Meanwhile, the president of the BART police officers' association released a letter criticizing leadership at the transit agency's police department and calling for more training for the force.
Bill Rapoport is representing Tony Pirone, the BART police officer who hit Grant in the head minutes before Officer Johannes Mehserle shot Grant in the back as he lay facedown on the Fruitvale Station platform early New Year's Day.
Rapoport said Saturday that Grant provoked the blow by trying to knee the officer in the groin - the first explanation offered on Pirone's behalf since his name surfaced a week ago. Mehserle, who has left the BART force, is charged with murder.
Pirone's blow was "the exercise of reasonable force to overcome resistance by someone who was not just resisting but striking at the officer," said Rapoport, who was retained by a statewide police organization to represent Pirone.
A cell-phone video that aired on KTVU-TV Jan. 23 showed an officer, later identified as Pirone, approaching Grant and hitting him as the 22-year-old Hayward man stood with two other passengers against a wall on the platform.
A lawyer for Grant's family has called for Pirone's prosecution. BART's general manager has ordered its police chief, Gary Gee, to conduct an internal affairs investigation.
On Saturday, the president of the transit agency's police officers association denounced Gee's handling of the shooting.
There has been a "vacuum of leadership from the chief," Jesse Sekhon wrote in a letter to union members.
BART should improve officer training with both guns and Tasers, Sekhon wrote. He also said he had recently reached out to NAACP leadership and is in the process of putting together a meeting "to come together to provide much-needed healing."
In an interview, Sekhon said BART waited two weeks before offering counseling to the officers, and Gee and other police managers have refused to attend daily briefings. He said police brass bungled the investigation, but officers are taking the brunt of the public criticism.
"We're disappointed that we're being held responsible for the decision making of others," he said. "As officers, we're not in control of the investigation. We feel like we're being thrown under the bus."
Gee said BART's investigation of Mehserle was strong and contributed to his quick charging.
While admitting that the agency made other mistakes in the aftermath of the shooting, Gee said that every aspect of the incident will be examined, and that "if there are any red flags, we will improve upon them. If need be, we will amend our policies and our training."
Gee said on-site counseling was made available to officers within two days of the shooting.
Asked about criticism from the officers' union, Gee said, "As police chief, I can't please everyone and do a good job at the same time."
Mehserle, meanwhile, remained in jail Saturday on $3 million bail. Defense lawyer Michael Rains had argued for a much lower bail Friday, saying Mehserle had apparently thought he was firing his Taser.
A Superior Court judge was openly skeptical, saying Rains was relying on contradictory statements from Pirone - that Mehserle first told him he was going to use his Taser on Grant, but later said he thought Grant had a gun.
Rapoport said Saturday he couldn't discuss Pirone's observations of Mehserle but believes Rains quoted Pirone accurately. The 36-year-old officer, who joined the BART force four years ago after two years as a police officer at Lawrence Livermore National Laboratory, has spoken to investigators from BART and the district attorney's office, Rapoport said. Pirone is on paid administrative leave.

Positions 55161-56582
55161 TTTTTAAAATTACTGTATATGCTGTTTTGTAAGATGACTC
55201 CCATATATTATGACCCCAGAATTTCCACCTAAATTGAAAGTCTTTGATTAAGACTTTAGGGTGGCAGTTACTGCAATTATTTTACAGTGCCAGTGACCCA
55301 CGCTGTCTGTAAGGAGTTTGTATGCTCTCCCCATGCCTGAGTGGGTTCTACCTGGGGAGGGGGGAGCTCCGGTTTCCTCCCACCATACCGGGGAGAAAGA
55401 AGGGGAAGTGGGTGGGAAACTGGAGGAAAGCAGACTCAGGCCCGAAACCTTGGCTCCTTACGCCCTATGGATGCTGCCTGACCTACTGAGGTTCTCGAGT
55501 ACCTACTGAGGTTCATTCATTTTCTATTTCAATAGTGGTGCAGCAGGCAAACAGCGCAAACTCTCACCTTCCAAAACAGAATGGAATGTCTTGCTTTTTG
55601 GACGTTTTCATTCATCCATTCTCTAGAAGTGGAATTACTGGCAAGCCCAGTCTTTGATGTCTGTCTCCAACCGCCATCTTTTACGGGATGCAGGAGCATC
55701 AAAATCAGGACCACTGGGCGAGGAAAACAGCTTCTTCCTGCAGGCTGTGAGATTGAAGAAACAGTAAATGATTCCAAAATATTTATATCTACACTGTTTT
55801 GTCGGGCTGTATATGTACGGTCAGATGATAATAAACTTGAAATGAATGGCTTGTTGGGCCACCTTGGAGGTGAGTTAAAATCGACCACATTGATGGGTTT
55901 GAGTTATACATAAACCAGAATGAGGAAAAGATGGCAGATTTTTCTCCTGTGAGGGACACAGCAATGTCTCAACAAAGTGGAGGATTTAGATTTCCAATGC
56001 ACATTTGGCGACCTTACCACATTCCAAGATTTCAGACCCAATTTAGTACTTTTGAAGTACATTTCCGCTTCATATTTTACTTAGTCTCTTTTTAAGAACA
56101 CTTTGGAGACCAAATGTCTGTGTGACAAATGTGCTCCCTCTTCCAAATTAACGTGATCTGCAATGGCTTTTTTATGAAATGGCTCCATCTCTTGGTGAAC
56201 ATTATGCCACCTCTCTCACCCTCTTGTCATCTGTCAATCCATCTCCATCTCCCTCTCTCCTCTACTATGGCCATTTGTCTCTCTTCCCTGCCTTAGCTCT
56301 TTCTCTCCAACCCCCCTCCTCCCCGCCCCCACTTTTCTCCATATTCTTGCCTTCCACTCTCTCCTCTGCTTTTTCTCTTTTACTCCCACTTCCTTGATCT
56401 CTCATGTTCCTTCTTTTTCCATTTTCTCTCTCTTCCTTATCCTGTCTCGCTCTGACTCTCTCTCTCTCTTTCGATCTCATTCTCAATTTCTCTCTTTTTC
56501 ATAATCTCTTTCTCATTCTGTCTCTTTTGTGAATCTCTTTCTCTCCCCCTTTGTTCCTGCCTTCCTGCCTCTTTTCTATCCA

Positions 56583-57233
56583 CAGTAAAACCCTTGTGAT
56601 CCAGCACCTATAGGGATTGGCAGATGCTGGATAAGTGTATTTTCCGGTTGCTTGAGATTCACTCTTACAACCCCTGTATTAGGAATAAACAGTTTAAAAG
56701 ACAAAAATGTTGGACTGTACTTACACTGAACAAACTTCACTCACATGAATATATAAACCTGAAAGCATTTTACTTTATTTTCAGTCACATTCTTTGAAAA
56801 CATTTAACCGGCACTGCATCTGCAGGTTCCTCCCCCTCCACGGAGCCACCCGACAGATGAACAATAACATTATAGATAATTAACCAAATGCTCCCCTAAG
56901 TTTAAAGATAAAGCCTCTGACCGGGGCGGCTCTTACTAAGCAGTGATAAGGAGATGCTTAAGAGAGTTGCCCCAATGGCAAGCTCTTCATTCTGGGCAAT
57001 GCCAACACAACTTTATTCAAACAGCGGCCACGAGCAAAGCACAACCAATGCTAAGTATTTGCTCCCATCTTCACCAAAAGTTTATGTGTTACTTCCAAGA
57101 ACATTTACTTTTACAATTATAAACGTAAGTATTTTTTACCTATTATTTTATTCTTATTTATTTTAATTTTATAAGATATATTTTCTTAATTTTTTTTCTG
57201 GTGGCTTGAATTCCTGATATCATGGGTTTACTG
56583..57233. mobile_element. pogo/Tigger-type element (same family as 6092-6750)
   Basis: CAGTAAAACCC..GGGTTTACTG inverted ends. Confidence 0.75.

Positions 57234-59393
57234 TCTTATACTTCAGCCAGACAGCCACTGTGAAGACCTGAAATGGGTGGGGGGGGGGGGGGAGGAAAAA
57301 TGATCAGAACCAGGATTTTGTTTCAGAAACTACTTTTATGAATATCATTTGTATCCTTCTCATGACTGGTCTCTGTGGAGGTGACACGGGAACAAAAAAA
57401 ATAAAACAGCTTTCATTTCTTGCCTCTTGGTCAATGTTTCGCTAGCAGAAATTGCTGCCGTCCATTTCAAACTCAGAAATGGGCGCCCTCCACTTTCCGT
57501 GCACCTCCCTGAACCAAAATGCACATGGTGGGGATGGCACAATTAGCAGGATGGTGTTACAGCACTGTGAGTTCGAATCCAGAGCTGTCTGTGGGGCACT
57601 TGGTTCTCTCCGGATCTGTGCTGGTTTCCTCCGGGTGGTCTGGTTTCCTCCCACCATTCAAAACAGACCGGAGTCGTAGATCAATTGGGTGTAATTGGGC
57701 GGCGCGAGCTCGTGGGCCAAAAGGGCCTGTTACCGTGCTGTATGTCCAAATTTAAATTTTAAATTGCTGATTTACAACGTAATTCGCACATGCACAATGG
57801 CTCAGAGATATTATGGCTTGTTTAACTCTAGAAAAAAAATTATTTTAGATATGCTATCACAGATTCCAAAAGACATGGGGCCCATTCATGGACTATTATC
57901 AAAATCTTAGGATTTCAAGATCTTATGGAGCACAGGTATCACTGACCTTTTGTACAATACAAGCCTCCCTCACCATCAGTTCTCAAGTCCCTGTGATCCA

Rapoport said Pirone, the first officer at the platform after a report of a fight on a train bound for Dublin/Pleasanton, stopped Grant and four other passengers who matched a police dispatcher's description and ordered them to the wall where his partner, a female police officer, was waiting for them. Grant and another man headed back into the car, so Pirone pointed his Taser at Grant through the open door, escorted him to the wall and returned to the car and pulled out the fifth man, Rapoport said.
As Pirone was handcuffing that man, the lawyer said, he heard shouting from the wall and saw three of the men, led by Grant, advancing toward the female police officer, who was trying to push them away. Pirone hurried over, grabbed Grant, who was yelling and cursing, and told him to sit down, Rapoport said.
He said a frame-by-frame examination of the video, conducted by a forensic analyst he hired, shows what happened next: As Pirone tried to push Grant down, Grant twice "takes his right knee and strikes at Pirone's groin." At that point, Rapoport said, Pirone swung his right forearm - not his fist, which officers are trained not to use unless lives are at stake - and hit Grant in either the shoulder, the neck or the head.
Mehserle and other officers arrived soon afterward, Rapoport said, and Pirone told them Grant and another man were under arrest for resisting and obstructing an officer. He said Grant, still "confrontational," stood up, and Pirone grabbed him again and pulled him down.
"There was nothing Pirone did that was criminal," Rapoport said, and he doubts the officer will be charged.
But attorney John Burris, who has filed a $25 million claim with BART on behalf of Grant's mother and 4-year-old daughter, said Saturday that he has reviewed the video and talked with witnesses and thinks Pirone "assaulted Mr. Grant without provocation" and should be prosecuted. He said he also plans to add Pirone as a defendant in his civil case.
About 50 protesters, nearly outnumbered by police, gathered in downtown Oakland on Saturday night. They said they want to see Mehserle and Pirone prosecuted, Gee fired and the BART police force disbanded.
This article appeared on page B - 1 of the San Francisco Chronicle